Musicals do not get to be mediocre. The characters must be charismatic; the story needs to have focus; and most of all, the music should be memorable. When one of these aspects fails, immediately the entire experience is cheapened. The Prom fails in all three respects.
Directed by Ryan Murphy, The Prom introduces us to a group of Broadway has-beens who descent upon a small town to assist Emma, a teenager who has been banned from taking her girlfriend to the prom. But the film is never engaging, nor fun. It lacks focus and clumsily stumbles on as a loud, uncoordinated mess.
The film has one clear oversight: there is no point of view. The film opens on the school’s decision to ban the prom: this would signal that, as the title suggests, the dynamics between teens would anchor the story. Yet the movie wastes a depressing amount of time on the Broadway stars (James Corden, Meryl Streep Andrew Rannells, Nicole Kidman) and their lengthy back stories. What is most frustrating is that the film recognizes this, yet it never does anything to fix it: in one of the key numbers, Meryl Streep sings ‘It’s Not About Me’ to a bewildered PTA crowd.
Sadly, the film is about her. She has the most character development, as poorly done as it is. The LGBTQ+ story is merely a tool used to improve her, rather than uplift Emma, played by Jo Ellen Pellman. The film had the opportunity to tackle heavy topics in an original and refreshing manner. After all, Hollywood desperately needs more positive LGBTQ+ stories. Yet even when touching on the complex issues of virtue signaling and homophobia, the film is revealed in all its emptiness—a tired rhetoric that adds nothing to the conversation, nor does anything to entertain.
It almost seems as if this movie was meant to be a TV show. In that case, you could have dedicated an episode to Streep’s backstory, without taking away from who should have been the protagonist of this story. Instead, we are left with generic teens that fail to engage in any realistic way. Not only because, continuing in the tradition of Glee, they all look 24, but because they have no character trait other than the broad archetypes they are drawn as.
Forgiving story oversights, a good musical should at least have one thing: good music. Yet The Prom’s songs are sadly forgettable, all blending into one giant, sugary mess. Movies like La La Land and West Side Story have demonstrated how challenging conversations can be approached through music, as demonstrated by Emma Stone’s iconic audition scene, or Rita Moreno’s exhilarating “America”. No theme should be off limits in musicals. However, singing at a group of teenage homophobes to ‘Love Thy Neighbour’ to turn them into allies just screams ‘shallow’. Plus, the song is not even good. The movie fails to grasp the seriousness of the topics being discussed, with the musical numbers stunting the few character moments that were attempted. They come off as interruptions, rather than development. This hurts the love story between Emma and Alyssa, (Ariana DeBose). They are clearly different characters, who are never given the time to show what binds them, besides their sexuality.
If nothing else, this movie could’ve been saved by a compelling visual style. After all, glitz and glamour seems to be the focus here, rather than the heart-breaking story at the heart of it. But the impact of the colourful costumes is hindered by a brightly lit backdrop, resembling of so many comedies we see today. The direction and cinematography lacked inventiveness or style, making this an even more disappointing watch. Moreover, the idea of casting stars like Meryl Streep and Nicole Kidman to uplift an underdog of a film would have been great. However, the writing never commits to one idea of what these characters are supposed to be. In their best scenes, they are larger-than-life Broadways stars. But in their worst, they derail the story with ultimately pointless backstories.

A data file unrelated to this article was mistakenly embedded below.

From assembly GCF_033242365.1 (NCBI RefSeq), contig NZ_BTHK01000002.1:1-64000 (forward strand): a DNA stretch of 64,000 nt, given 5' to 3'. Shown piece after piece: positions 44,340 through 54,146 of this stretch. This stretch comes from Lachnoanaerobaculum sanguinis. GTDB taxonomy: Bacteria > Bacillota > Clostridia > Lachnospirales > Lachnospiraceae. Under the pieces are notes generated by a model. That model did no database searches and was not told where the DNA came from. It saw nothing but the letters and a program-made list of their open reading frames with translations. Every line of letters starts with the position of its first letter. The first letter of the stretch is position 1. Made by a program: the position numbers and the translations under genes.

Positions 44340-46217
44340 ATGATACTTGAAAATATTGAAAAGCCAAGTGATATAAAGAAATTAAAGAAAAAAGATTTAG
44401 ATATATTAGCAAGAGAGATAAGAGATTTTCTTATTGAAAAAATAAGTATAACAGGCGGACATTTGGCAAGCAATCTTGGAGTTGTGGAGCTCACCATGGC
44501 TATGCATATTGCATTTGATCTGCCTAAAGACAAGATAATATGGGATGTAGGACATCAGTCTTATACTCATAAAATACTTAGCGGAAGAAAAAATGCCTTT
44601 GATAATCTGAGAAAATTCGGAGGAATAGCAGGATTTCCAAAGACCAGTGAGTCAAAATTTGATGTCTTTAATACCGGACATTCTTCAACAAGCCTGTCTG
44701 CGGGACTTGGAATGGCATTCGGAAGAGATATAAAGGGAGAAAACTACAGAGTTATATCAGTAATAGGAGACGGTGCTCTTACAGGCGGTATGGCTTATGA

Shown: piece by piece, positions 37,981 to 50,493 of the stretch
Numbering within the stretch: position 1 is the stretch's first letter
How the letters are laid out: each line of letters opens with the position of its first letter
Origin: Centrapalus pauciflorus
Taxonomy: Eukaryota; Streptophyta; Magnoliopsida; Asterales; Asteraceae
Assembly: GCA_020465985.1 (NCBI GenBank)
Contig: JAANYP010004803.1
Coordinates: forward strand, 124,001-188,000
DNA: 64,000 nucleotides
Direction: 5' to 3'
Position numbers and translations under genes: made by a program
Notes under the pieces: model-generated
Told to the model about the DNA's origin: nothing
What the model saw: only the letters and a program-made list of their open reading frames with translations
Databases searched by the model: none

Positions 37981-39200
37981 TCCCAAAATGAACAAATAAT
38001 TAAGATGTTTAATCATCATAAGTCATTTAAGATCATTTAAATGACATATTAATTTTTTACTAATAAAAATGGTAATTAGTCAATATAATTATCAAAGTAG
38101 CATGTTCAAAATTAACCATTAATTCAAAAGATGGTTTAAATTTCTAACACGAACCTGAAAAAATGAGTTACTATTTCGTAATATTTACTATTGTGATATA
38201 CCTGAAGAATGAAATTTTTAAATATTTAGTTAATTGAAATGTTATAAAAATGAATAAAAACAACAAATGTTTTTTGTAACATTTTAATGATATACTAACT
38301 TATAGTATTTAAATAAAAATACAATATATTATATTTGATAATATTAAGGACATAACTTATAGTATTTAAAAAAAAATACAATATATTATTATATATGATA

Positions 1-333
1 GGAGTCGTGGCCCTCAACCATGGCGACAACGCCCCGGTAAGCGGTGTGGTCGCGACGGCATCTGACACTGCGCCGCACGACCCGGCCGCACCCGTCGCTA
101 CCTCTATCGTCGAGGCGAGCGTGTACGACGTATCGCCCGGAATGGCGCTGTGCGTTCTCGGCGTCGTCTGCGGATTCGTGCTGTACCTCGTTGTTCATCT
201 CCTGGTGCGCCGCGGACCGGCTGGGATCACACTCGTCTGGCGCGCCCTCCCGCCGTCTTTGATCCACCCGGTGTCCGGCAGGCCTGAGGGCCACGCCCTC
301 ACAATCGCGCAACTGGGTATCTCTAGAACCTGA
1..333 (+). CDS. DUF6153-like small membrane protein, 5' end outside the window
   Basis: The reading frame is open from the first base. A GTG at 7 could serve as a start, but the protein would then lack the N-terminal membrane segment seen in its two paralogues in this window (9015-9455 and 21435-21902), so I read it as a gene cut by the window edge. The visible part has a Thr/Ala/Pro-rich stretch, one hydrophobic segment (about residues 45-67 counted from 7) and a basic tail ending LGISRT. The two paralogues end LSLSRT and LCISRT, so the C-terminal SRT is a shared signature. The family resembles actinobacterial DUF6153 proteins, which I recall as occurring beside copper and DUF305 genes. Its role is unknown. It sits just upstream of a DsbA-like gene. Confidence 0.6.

A wise man once said: “Meryl Streep could play Batman and be the right choice. She is perfection.” This is true. Streep plays this role beautifully, yet it simply does not work for this movie. She does the best with what she is given but, much like her character in the movie, her presence feels forced. A story that should’ve been about a teen battling homophobia becomes about an actress using this situation to become a better person. She is never truly selfless, even in her big ‘sacrifice’ moment, because the promise of a rewarding love story is always there.
This movie desperately needed a personal touch. Since the writers could not trust the young lead with the weight of that, James Corden could’ve provided a welcome perspective. However, when the character is written as a tired stereotype, whose sole role is to give makeovers to the sad female protagonists. Only charisma can bring this role to life, which James Corden simply does not bring to the table.
Nicole Kidman is the best part of the movie. She is cheery, uncomplicated and charismatic. She shines in those small moments and gestures: those winks to the audience, typical of a musical. Her backstory is developed enough to give her some dimension, without being as overwritten as Streep’s and Corden’s.
A desperate attempt at entertainment, this movie tries so hard to please the audience that it loses its identity along the way.
Words by Elisabetta Pulcini
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